¶ 33 Further, Johnson's argument that his license was permanent and, therefore, he was not required to renew it, is not persuasive in the context of the statutory scheme. In its letter informing Johnson that he qualified for a coastal crab license, the Department referred to his license as “permanent.” RCW 77.70.280, the statute limiting licenses for the coastal crab fishery, lists two types of licenses: Dungeness crab-coastal fishery licenses and Dungeness crab-coastal class B fishery licenses, which expired on December 31, 1999, and could not be renewed thereafter. In this context, the word “permanent” distinguishes between permits that may be annually renewed and class B permits that expired automatically on December 31, 1999. There is no evidence that the Department used “permanent” to mean that the license did not have to be renewed. In fact, annual renewal is necessary under RCW 77.65 .070, which states that commercial licenses expire on December 31 of the year for which they are issued. Further, Johnson was aware of the necessity of renewing his license because the Department mailed annual renewal reminders and he renewed it annually from 1995 until 2007.

II. Vagueness

¶ 34 Johnson next argues that RCW 77.65.030, 77.65.070, and 77.70.360 are all both individually and collectively unconstitutionally vague because they do not provide unambiguous notice to license holders that their licenses could be permanently revoked if they fail to renew them. These statutes are not unconstitutionally vague because an ordinary person would understand from the statutes when a license expires and that a valid license is required for renewal under RCW 77.70.360.

¶ 35 We review a statute's constitutionality de novo. Putman v. Wenatchee Valley Med. Ctr., 166 Wn.2d 974, 978, 216 P .3d 374 (2009). We presume that statutes are constitutional, and one who challenges a statute as unconstitutionally vague must prove vagueness beyond a reasonable doubt. Haley v. Med. Disciplinary Bd ., 117 Wn.2d 720, 739, 818 P.2d 1062 (1991). For statutes not involving First Amendment rights, we evaluate the vagueness challenge by examining the statute as applied under the particular facts of the case. City of Spokane v. Douglass, 115 Wn.2d 171, 182, 795 P.2d 693 (1990). A statute is unconstitutionally vague if its terms are “so vague that persons of common intelligence must guess at its meaning and differ as to its application.” Burien Bark Supply v. King County, 106 Wn.2d 868, 871, 725 P.2d 994 (1986). This does not require impossible standards of specificity or absolute agreement. Douglass, 115 Wn.2d at 179.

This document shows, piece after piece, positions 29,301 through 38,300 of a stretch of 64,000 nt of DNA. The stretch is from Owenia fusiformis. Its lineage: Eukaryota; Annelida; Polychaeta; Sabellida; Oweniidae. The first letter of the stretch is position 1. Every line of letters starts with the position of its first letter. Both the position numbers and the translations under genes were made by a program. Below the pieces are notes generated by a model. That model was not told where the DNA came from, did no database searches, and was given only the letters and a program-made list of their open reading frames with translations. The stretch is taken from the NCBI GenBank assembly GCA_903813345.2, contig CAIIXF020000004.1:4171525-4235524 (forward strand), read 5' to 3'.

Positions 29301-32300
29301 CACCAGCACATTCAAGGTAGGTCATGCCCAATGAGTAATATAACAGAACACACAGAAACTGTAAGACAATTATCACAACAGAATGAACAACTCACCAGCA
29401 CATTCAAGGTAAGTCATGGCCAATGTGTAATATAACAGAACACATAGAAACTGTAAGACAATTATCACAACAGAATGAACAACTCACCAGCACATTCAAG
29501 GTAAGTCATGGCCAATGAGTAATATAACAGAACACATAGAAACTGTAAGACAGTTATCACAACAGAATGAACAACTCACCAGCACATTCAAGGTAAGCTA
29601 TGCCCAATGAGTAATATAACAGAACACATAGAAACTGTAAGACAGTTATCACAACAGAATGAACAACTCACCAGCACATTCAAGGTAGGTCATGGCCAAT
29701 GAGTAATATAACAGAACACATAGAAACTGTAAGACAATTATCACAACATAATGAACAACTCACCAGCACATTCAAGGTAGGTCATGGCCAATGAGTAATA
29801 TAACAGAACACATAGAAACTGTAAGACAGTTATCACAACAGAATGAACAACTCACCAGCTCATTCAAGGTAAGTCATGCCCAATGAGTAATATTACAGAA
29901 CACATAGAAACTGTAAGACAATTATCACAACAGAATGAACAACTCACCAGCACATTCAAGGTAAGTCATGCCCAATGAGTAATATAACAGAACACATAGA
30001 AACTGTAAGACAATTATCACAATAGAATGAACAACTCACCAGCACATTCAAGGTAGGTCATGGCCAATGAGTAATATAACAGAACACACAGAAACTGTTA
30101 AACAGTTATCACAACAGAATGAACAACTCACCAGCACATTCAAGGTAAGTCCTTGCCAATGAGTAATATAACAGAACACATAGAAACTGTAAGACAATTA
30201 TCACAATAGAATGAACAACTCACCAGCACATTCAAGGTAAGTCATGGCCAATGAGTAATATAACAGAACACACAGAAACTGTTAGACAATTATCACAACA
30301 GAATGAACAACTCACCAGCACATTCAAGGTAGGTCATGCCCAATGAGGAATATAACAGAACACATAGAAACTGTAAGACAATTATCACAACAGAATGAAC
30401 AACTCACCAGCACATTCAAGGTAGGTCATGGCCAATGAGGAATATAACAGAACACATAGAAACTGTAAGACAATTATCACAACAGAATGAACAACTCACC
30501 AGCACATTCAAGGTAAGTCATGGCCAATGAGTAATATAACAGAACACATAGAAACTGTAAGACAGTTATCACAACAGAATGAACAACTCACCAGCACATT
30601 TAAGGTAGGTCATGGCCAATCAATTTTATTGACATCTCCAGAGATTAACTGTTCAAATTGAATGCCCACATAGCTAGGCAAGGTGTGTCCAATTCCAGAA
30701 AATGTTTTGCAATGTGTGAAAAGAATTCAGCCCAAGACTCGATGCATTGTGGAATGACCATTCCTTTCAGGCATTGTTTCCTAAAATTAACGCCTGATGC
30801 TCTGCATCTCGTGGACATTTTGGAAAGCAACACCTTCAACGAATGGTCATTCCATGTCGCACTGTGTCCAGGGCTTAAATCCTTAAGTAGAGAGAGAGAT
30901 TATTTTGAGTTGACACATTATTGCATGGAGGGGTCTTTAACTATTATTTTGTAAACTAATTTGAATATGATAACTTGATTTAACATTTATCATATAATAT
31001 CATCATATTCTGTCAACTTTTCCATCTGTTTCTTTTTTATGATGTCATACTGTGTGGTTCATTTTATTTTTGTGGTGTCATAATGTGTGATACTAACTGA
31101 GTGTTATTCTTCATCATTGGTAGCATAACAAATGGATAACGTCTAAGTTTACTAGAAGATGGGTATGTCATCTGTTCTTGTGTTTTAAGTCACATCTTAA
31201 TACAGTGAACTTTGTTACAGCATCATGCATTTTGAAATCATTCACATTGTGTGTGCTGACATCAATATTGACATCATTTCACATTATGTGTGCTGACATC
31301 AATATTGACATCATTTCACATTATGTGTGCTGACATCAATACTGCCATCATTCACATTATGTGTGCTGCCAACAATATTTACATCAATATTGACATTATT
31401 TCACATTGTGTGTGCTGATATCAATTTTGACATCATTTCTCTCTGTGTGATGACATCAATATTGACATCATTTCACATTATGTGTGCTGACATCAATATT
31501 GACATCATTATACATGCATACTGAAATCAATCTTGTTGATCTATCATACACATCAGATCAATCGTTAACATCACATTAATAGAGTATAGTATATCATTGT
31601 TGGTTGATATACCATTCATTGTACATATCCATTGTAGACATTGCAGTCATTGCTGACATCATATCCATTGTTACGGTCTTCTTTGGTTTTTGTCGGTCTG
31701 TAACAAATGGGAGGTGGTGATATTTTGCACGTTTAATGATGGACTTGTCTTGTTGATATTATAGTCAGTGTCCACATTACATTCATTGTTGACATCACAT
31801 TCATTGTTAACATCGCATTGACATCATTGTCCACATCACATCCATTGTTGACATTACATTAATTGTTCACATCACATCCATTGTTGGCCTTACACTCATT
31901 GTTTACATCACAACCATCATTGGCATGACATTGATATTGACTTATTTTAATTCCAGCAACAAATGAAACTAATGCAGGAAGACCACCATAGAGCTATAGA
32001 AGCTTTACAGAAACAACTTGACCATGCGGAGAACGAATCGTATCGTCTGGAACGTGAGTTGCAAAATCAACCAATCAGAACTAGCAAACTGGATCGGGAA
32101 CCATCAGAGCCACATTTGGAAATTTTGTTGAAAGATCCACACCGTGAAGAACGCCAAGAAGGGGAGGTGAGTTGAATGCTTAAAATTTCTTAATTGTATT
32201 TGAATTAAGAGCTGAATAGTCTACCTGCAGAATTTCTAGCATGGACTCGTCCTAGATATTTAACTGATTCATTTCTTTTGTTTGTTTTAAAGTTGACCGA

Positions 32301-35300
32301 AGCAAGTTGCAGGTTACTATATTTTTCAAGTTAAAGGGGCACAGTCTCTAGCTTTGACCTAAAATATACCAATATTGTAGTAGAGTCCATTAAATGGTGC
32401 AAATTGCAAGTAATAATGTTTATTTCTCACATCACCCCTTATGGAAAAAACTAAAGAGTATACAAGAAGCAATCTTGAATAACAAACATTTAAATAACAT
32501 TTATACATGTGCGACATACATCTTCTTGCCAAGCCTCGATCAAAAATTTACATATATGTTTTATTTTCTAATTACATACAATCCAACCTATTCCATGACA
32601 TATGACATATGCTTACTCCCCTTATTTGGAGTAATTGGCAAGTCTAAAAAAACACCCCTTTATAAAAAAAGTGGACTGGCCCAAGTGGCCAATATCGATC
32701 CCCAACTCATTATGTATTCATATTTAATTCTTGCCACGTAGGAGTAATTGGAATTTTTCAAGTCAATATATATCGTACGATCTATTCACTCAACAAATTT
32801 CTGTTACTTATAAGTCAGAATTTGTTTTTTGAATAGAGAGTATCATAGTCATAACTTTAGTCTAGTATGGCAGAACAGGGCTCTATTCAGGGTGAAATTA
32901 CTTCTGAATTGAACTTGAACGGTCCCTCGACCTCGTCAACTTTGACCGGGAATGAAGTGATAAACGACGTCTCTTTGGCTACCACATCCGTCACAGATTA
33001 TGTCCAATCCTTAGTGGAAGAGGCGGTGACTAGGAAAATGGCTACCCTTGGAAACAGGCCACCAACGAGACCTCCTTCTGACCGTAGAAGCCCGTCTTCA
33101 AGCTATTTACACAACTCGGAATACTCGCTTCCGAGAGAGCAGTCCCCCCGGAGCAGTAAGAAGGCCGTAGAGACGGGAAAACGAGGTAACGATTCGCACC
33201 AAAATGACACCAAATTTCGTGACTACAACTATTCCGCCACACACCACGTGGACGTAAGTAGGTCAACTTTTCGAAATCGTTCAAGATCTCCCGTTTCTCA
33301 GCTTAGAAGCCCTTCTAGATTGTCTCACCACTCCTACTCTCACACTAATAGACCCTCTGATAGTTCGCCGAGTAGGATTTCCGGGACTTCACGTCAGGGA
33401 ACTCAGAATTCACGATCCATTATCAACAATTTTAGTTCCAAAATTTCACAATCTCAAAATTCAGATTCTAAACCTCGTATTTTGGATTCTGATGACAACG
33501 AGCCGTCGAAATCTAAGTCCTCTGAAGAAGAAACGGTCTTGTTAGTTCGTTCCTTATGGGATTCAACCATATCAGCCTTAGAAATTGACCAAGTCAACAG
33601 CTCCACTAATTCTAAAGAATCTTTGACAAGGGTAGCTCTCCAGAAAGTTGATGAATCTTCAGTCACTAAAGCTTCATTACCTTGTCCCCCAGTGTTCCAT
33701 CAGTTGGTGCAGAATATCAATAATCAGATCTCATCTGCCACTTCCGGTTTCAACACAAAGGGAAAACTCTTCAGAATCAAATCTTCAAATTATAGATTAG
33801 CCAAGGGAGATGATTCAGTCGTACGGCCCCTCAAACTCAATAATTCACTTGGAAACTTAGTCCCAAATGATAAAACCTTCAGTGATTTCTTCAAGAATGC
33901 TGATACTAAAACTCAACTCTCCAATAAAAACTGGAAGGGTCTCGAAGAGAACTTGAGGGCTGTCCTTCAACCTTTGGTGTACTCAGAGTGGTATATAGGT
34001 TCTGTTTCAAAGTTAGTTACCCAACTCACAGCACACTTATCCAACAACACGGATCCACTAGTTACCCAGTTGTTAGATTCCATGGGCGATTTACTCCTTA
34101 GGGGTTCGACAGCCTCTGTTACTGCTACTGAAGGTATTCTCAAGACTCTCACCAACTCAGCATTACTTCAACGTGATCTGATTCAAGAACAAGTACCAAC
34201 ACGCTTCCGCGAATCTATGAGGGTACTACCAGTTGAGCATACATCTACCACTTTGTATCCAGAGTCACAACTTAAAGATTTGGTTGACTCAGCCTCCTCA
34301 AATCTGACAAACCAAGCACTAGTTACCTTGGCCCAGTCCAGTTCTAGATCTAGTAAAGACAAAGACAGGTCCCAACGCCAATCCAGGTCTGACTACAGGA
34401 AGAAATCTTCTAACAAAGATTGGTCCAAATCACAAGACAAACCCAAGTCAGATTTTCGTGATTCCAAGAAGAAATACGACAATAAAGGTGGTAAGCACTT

¶ 36 RCW 77.65.030, 77.65.070, and 77.70.360 are not unconstitutionally vague either individually or collectively. RCW 77.65.070(3) states “commercial licenses and permits issued under this chapter expire at midnight on December 31st of the calendar year for which they are issued.” An ordinary person in Johnson's situation would understand this to mean that a 2006 license expires on December 31, 2006. RCW 77.65.030 states, “The application deadline for a commercial license or permit established in this chapter is December 31st of the calendar year for which the license or permit is sought.” An ordinary person in Johnson's situation would understand this to mean that he has until December 31, 2007, to renew a 2007 license. RCW 77.70.360 states, “A person may renew an existing license only if the person held the license sought to be renewed during the previous year.” An ordinary person would understand this to mean that, in order to renew a license in 2008, that person must have held a license to fish in 2007. As we discussed above, a license is the right to take crab from the coastal fishery. A person is allowed to do this only if they applied for renewal. An ordinary person reading these statutes together would understand that a person who failed to timely renew a license in 2007 would not have held a license in 2007 and would not be eligible to apply for renewal in 2008 under RCW 77.70.360.

III. Equitable Estoppel

¶ 37 Finally, Johnson argues that the Department was equitably estopped from denying his license renewal application. Johnson's claim is based on three of the Department's actions: (1) a 1995 letter from the Department informing him that he qualified for a “permanent” Dungeness crab coastal fishery license, (2) a 2007 phone conversation with the Department regarding vessel designations, and (3) the Department's license renewal reminders. CP at 115. Because the Department did not make any statements inconsistent with its interpretation of RCW 77.70.360, this argument fails.